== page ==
Chris Chelios about to become No. 2 in career playoff games played

The Canadian Press
By: The Canadian Press
Apr 26, 2007

Chris Chelios. (CPimages \'06/AP/Paul Sancya) Author: The Hockey News


Chris Chelios about to become No. 2 in career playoff games played

The Canadian Press
By: The Canadian Press
Apr 26, 2007

And Chelios knows going deep into the NHL post-season will help induce GM Ken Holland to keep this team intact, which would enhance the chances of the blue-liner staying put for a 23rd season. "I've got a family and it would be really tough to make a decision if I wasn't able to re-sign with Detroit," Chelios said. "It just depends on how the playoffs go.

"I'm not worried about it. I'm having a good time and, hopefully, we'll continue this run."

He's an athletic marvel.

Chelios routinely sweats out 45-minute sessions on a stationary bike in a sauna, pumping his legs as the sweat oozes from every pore in his six-foot-one, 190-pound frame. Some of his teammates, who can't hack the sauna challenge, call him a freak of nature.

"I started doing that with Gary Suter back in college," he says.

Chelios and the now-retired Gary Suter were University of Wisconsin teammates after Chelios was drafted in 1981.

Chelios used to run a lot, but not any more.

"I mountain bike quite a bit," he said. "It's a lot easier on the legs.

"Anybody will tell you, you get older and impact is not good on your knees. I figured just to switch it up I'd try some different training - a lot of water sports and mountain biking."

Bikes in saunas, mountain biking - he has younger teammates who can't keep up with him. So, his ability to hang around this long is no mystery.

Only two men appeared in more playoff games. Patrick Roy was in 247, Mark Messier skated in 236 and Chelios had 234 to his credit going into Detroit's second-round opener against San Jose Thursday.

Only once since entering the league in 1984 has he missed out on the playoffs. That was 1998.

"I've been fortunate to be on competitive teams - Montreal, Chicago and now here," he said. "That's got a lot to do with the reason I'm still around - the success of the teams I've been on."

He's had mangled joints and broken bones.

"I've had injuries but nothing I haven't bounced back from," he said. "I've healed well."

Chelios piled up points in his early seasons, he won the Stanley Cup with Montreal in 1986 and with Detroit in 2002, and he won the Norris Trophy as top defenceman three times.

It wasn't that long ago, 2002, that he was named to the first all-star team after topping the plus-minus charts with a plus-40 season.

He doesn't rush the puck up the ice much anymore. Those 45-year-old legs won't allow him to do that often. So, he's reverted to being, primarily, a stay-at-home defenceman, which is a difficult assignment today with penalties being called for barely touching an opponent above the waist with the stick.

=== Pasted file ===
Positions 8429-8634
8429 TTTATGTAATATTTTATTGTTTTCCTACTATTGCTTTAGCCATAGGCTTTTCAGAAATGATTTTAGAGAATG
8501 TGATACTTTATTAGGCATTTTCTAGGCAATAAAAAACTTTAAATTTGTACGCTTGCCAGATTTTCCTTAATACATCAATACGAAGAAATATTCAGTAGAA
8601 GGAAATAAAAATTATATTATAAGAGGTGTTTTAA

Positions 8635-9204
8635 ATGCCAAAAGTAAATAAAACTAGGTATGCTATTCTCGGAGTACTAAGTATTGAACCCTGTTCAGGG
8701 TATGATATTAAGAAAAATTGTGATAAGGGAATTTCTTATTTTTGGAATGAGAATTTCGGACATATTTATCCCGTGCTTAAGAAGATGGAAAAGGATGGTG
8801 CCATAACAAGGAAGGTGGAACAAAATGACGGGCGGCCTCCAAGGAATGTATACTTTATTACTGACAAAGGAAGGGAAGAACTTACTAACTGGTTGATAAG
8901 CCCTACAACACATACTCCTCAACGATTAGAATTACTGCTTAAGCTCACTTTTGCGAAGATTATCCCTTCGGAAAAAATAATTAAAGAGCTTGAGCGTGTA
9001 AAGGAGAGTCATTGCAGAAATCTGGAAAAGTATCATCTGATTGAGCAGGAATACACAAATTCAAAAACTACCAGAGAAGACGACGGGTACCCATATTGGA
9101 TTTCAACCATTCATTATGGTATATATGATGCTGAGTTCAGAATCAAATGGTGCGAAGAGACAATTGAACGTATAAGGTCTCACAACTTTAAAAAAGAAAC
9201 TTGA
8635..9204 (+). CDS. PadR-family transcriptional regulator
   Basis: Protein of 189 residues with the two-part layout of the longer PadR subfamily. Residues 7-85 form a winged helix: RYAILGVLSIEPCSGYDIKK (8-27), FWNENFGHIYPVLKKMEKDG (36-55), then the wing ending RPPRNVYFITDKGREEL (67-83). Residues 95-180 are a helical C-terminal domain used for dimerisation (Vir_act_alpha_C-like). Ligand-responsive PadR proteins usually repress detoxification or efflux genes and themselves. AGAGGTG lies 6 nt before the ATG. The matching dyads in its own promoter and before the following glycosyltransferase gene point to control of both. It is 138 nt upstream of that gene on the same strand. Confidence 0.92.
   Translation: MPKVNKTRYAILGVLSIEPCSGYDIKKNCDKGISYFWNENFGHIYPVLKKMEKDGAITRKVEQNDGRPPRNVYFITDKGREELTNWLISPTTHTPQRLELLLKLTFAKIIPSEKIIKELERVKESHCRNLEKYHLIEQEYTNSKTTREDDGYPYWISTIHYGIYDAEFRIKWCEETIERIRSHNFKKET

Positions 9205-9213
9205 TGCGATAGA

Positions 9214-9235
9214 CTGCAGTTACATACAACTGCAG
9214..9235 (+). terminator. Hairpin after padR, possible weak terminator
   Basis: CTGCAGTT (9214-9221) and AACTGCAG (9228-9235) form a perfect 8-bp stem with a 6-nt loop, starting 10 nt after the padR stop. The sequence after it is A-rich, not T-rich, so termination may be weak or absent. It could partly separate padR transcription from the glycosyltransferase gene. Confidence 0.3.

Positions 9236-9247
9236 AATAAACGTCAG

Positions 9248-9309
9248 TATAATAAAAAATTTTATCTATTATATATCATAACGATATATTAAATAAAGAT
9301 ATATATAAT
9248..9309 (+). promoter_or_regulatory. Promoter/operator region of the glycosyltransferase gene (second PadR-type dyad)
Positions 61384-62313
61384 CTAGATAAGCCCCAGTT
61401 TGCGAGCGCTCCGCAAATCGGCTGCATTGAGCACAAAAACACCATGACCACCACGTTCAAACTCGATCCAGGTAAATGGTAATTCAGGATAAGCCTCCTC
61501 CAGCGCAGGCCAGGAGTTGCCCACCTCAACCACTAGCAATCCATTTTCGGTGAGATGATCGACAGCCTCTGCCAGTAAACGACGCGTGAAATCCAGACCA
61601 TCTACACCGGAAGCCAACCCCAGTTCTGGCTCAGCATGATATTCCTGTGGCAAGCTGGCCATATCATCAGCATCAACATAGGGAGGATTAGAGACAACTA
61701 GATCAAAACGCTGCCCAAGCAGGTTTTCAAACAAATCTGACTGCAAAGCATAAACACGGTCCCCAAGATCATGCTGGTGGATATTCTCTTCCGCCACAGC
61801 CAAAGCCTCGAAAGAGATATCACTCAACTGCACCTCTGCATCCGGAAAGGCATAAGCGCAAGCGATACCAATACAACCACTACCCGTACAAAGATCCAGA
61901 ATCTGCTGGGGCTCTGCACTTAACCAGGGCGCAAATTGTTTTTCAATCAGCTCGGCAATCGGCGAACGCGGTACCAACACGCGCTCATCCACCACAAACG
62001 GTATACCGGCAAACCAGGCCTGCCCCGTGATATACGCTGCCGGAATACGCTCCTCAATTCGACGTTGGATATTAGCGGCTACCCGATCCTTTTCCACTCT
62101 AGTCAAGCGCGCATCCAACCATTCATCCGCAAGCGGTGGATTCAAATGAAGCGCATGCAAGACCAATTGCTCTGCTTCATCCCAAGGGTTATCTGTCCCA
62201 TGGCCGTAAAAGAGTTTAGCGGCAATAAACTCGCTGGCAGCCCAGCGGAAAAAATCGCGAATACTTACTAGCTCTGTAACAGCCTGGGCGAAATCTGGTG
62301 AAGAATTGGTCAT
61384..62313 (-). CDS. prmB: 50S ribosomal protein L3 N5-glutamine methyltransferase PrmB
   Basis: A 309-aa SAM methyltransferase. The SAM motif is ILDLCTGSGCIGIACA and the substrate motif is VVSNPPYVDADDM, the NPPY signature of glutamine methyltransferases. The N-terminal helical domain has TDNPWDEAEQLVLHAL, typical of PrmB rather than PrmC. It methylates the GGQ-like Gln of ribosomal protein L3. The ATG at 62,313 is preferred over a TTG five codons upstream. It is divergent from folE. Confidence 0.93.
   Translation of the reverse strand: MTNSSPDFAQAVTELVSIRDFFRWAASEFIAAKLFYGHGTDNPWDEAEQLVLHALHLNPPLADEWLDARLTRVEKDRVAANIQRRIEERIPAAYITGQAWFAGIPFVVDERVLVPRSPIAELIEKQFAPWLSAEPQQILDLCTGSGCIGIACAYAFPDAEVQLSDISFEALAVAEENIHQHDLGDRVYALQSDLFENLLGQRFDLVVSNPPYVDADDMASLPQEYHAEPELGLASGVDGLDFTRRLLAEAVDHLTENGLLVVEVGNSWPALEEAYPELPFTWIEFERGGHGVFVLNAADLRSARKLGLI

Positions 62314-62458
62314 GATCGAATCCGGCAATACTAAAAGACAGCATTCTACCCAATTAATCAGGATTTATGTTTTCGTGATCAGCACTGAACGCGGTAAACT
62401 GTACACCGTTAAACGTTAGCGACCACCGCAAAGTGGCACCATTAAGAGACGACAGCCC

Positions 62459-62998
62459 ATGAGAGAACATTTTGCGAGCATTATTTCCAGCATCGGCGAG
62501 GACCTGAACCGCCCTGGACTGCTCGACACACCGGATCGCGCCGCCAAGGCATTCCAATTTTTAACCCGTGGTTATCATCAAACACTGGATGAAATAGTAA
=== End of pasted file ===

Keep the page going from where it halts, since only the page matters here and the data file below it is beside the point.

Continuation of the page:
"They're trying to create offence so it's not going to benefit the defencemen," he said. "I would doubt if there's one defenceman in the league who likes the new rules except for the guys who are real offensive defencemen.

"Don't go writing I hate the new rules. I just said they don't benefit defensive defencemen."

Internationally, he has represented the United States 10 times and is a four-time Olympian.

Off the ice, there have been tumultuous times.

Chelios is of Greek heritage - he was born Christos Kostas Tselios in Chicago on Jan. 25, 1962 - and got into bobsled racing in an unsuccessful attempt to form a team to represent Greece at the 2006 Olympics.

He was instrumental in forcing the recent shakeup at the NHLPA.

He temporarily left the Red Wings in January after two employees at one of his two Cheli's Chili Bar restaurants were stabbed to death.

Now his mind is on the Sharks.

He was asked if he's ever asked Gordie Howe about what it was like playing in the NHL until the age of 52.

"No, I haven't," he said. "I speak with him all the time because he's here quite a bit but not about that."

Howe came back so he could skate on the same NHL team as two of his sons.

Chelios has a 17-year-old who plays hockey.

"He's a goal-scoring phenomenon," Chelios boasts.

Would he try to carry on and wait and see if his son gets a big-league shot?

"Oh, I'd love to," said Chelios. "It's a long ways off though.

"He's just coming out of high school. I hope he makes it but right now we're shooting for college."

He'll take it one year at a time, and hope for a long playoff run by the Red Wings.

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Chris Chelios about to become No. 2 in career playoff games played